The stadium is a track venue surrounded by more than 50 monumental marble statues of athletes – most of the nude, like Skiing in the center of the picture. Ice Hockey, just beyond, is clothed. Go figure.
Well, I like Italy in general. I like scruffy Napoli. I like grandiose Roma. And I like Milano. It’s easy to think of Milano as Italia Lite – the way my sister once described Singapore as Asia Lite. She thought Singapore was a great place for an American family to live while the one of them works all over Asia. She spent a lot of time in Malaysia, Indonesia, Thailand, etc. – but her family was back in Singapore. Milano always looks like it would be a relatively easy place for an American to get used to.
But Milano is as Italian as anywhere. Their proudest moment is a 5 day uprising against the Austrians in 1848, le Cinque Giornate. But you still run into San Carlo Borromeo around every corner, or his cousin and successor Federigo. We went into the library at the Brera Institute where Manzoni wrote I Promessi Sposi, the set text of Italian secondary education that teaches Italians to read and write Standard Italian, even if they speak dialect at home. But I also saw the Borsa – Italy’s stock exchange (I was wandering on my own). Milano really is Italy’s financial capital in very much the way NYC is America’s.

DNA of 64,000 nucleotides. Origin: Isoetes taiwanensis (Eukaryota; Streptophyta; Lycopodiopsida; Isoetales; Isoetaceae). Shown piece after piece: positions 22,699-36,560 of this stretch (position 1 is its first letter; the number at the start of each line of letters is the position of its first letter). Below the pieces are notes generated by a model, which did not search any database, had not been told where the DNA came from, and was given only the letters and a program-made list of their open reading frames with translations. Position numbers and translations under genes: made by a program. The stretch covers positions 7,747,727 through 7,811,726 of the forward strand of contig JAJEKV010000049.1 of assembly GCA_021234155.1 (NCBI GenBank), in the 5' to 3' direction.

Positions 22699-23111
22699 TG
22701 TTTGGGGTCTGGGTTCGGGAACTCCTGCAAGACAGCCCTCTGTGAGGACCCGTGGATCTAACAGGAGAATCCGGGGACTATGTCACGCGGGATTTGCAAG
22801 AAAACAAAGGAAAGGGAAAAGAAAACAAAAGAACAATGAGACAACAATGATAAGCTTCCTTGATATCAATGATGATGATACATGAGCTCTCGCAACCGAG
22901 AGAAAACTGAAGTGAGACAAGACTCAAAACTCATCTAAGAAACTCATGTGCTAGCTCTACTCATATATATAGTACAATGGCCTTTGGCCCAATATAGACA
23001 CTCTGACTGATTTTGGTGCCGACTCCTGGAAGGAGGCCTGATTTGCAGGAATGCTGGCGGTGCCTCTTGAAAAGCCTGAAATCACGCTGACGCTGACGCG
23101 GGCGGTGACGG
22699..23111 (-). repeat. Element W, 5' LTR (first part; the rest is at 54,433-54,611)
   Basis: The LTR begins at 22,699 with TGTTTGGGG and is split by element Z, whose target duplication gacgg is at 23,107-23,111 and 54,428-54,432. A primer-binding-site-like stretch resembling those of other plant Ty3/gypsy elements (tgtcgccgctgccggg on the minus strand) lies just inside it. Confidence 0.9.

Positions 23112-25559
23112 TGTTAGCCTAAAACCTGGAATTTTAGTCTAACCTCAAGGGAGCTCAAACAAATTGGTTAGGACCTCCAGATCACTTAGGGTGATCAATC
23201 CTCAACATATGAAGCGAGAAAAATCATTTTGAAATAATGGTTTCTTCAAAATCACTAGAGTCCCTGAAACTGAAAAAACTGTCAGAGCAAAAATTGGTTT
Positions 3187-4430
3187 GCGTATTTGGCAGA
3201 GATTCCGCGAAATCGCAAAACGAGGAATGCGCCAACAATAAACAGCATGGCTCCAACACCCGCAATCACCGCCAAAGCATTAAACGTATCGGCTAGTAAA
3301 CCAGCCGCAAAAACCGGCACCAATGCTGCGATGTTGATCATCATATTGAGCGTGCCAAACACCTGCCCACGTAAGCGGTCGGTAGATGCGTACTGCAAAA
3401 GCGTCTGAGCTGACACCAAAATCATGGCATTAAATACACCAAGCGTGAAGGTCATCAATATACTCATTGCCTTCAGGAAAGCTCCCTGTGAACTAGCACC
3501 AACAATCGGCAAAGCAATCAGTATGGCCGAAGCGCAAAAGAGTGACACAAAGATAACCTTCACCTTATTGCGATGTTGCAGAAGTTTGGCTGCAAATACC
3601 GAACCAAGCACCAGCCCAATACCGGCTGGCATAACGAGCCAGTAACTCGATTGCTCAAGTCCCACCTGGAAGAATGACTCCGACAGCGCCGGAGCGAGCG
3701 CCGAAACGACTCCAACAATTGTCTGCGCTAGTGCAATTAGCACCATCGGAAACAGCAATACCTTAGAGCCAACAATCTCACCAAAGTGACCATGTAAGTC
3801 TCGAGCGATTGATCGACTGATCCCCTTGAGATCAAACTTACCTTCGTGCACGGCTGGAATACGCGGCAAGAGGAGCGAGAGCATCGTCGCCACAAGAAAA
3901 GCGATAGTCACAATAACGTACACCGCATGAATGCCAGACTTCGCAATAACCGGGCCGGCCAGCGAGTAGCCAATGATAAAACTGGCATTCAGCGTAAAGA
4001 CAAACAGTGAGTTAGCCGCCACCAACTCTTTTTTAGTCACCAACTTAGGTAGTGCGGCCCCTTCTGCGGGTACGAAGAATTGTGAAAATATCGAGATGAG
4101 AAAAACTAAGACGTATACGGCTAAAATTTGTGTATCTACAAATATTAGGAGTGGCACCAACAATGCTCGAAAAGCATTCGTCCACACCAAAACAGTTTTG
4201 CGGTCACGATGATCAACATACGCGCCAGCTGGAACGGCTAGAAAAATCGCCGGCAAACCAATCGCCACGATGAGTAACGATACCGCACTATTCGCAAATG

It was a great trip – more to follow, interspersed with Rome again.
Wow am I happy with this photo – Saturday I was all over the Centro enjoying the sun and taking photos. This is a view from the via Fori Imperiali – street of the Imperial Fora. Mussolini called it the via del’Impero, the street of Empire, to celebrate the conquest of Abyssinia. So the name changed, but not much.